Bagwood Wood had an interesting pair of drinkers in it and I was now really regretting not having a walking partner or dog with with me.
 Over a railway line.
 Through Thornton and the skirts of the reservoir, and then through another wood.
 And down to a gate where the farmer had seen fit to hammer wood across the round marker and put barbed wire over the fence across the round path which was next to a stile to a path that was not the one I needed.  The landowner was clearly doing everything he could to divert walkers off the round route,  But again OS maps saved me and I went over the barbed wire (carefully) and be damned to the farmer.
 And through another wood.
 And under the motorway.

(This was really turning out to be the least enjoyable section of the round I'd been on)
 And into Markfield.  I felt the whole ambience of Markfield is summed up well by this picture.  Let's not dwell on it any further.
 And the joys of Markfield led me to the A50 and an underpass with a  delightful bend at the end for muggers to wait in.  Seriously, I do not recommend anyone does this section of the walk alone.
 and into a cutting edged by brambles
 leading directly onto the A50 and a walk along the verge with lorries thundering past, but that's ok because once I had shown all the passing traffic I was a lone walker it led me off into another cutting with plenty of bends!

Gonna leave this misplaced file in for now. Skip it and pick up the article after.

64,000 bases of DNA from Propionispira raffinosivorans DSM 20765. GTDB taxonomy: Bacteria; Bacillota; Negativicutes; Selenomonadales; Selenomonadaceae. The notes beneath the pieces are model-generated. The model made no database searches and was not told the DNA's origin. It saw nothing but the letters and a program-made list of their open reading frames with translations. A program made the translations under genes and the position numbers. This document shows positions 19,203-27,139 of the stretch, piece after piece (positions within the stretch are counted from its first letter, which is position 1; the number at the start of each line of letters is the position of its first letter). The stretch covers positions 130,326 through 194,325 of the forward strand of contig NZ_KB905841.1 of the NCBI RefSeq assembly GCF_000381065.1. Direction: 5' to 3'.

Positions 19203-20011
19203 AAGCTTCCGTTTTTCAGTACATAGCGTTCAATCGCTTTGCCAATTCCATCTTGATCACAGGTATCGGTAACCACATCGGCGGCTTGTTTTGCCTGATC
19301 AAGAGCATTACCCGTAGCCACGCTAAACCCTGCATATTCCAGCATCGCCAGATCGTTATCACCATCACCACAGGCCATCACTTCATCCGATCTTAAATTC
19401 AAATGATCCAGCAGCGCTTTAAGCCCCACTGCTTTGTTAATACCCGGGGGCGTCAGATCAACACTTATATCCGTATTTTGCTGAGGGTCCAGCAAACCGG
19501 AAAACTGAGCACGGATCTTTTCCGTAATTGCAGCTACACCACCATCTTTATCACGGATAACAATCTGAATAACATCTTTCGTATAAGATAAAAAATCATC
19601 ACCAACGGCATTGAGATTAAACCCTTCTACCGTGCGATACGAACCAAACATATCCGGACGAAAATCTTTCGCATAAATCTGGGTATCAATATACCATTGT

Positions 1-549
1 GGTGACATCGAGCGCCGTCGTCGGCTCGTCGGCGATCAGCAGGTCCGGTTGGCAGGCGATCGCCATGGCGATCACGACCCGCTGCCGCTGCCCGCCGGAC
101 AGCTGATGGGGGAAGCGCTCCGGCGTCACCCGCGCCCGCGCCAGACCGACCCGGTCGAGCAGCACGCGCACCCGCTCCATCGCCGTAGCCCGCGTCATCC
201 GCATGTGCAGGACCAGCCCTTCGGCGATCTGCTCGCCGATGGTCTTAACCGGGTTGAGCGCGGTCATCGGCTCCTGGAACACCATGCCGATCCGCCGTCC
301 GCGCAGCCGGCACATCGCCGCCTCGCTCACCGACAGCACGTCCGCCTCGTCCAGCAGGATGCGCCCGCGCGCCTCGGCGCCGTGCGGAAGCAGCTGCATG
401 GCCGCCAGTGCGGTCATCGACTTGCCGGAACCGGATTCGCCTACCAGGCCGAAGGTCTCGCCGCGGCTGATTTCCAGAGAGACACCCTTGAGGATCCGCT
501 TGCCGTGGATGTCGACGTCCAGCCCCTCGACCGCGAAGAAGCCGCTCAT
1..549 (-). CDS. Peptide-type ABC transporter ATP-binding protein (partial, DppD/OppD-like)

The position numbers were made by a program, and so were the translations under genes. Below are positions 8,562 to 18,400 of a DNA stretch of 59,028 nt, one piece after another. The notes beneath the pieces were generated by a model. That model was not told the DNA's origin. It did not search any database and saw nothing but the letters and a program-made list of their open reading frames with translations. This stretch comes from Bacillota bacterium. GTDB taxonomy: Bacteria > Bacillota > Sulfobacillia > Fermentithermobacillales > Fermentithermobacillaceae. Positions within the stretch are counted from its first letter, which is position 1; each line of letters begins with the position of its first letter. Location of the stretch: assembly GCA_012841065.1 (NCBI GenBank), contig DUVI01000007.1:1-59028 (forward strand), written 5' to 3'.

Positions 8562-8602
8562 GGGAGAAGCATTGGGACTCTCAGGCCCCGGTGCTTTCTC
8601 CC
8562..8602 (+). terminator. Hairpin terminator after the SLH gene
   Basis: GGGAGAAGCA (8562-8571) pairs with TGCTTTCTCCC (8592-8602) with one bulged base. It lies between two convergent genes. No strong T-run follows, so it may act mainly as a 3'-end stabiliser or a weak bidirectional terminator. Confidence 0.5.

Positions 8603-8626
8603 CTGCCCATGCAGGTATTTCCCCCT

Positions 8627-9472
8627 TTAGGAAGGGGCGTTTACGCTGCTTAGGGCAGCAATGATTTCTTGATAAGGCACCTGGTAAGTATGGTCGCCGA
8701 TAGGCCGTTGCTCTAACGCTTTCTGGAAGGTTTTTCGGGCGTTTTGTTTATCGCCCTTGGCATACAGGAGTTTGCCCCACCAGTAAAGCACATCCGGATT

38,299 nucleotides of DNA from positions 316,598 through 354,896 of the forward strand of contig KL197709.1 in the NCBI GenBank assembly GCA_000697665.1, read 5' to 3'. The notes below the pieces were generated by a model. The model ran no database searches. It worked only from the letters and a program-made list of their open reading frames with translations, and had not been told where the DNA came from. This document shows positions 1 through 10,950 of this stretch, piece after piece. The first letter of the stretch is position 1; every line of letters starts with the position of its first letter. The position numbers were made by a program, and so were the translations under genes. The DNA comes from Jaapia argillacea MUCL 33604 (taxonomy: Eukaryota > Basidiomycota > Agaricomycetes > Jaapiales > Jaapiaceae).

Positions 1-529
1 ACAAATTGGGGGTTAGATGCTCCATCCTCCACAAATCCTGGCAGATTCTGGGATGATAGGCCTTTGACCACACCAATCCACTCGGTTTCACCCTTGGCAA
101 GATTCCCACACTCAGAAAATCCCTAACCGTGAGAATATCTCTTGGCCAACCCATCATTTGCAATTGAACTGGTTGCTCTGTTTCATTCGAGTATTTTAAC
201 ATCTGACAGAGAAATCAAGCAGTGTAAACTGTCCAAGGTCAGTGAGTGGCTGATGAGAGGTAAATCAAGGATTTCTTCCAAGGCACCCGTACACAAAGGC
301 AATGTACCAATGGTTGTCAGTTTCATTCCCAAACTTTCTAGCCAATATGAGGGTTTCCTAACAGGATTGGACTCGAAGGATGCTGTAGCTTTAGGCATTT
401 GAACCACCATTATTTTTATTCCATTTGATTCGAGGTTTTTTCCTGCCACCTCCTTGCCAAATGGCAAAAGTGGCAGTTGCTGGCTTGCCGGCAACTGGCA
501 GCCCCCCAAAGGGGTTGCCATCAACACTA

There was a sawn off branch for me to hit my head on
 Before the long walk through John Lees Wood.  Now the state of the photo will give you an indication of how quickly I was walking and how unwilling I was to stop.  I seriously felt very vulnerable.  But it was a  result of the previous miles because I know this wood and I could even smell the wood smoke from the scout camps and I knew if I yelled alpha scouters would be rushing to my rescue (*wishful sigh*)
 But I emerged from the wood and across a few fields that started to feel like Bradgate and finally into Newtown Linford.
And HWMBO was waiting for me in the car park.  (and had been for 45 minutes as I had completely underestimated how long the last 5 miles or so would take) and the icing on his cake:  I made him walk  5000 steps with me around Bradgate park before driving home as I needed them to hit my 60,000 steps for the day!!

So there we are, the 100 miles of the Leicestershire Round done.  I said at the start of the year I would do it and I have.  I'm really proud of myself.

There are parts of it I would walk again and parts of it (like this section) that I never want to see again ever.  But Leicestershire has parts that are lovely and I'm glad to have seen them.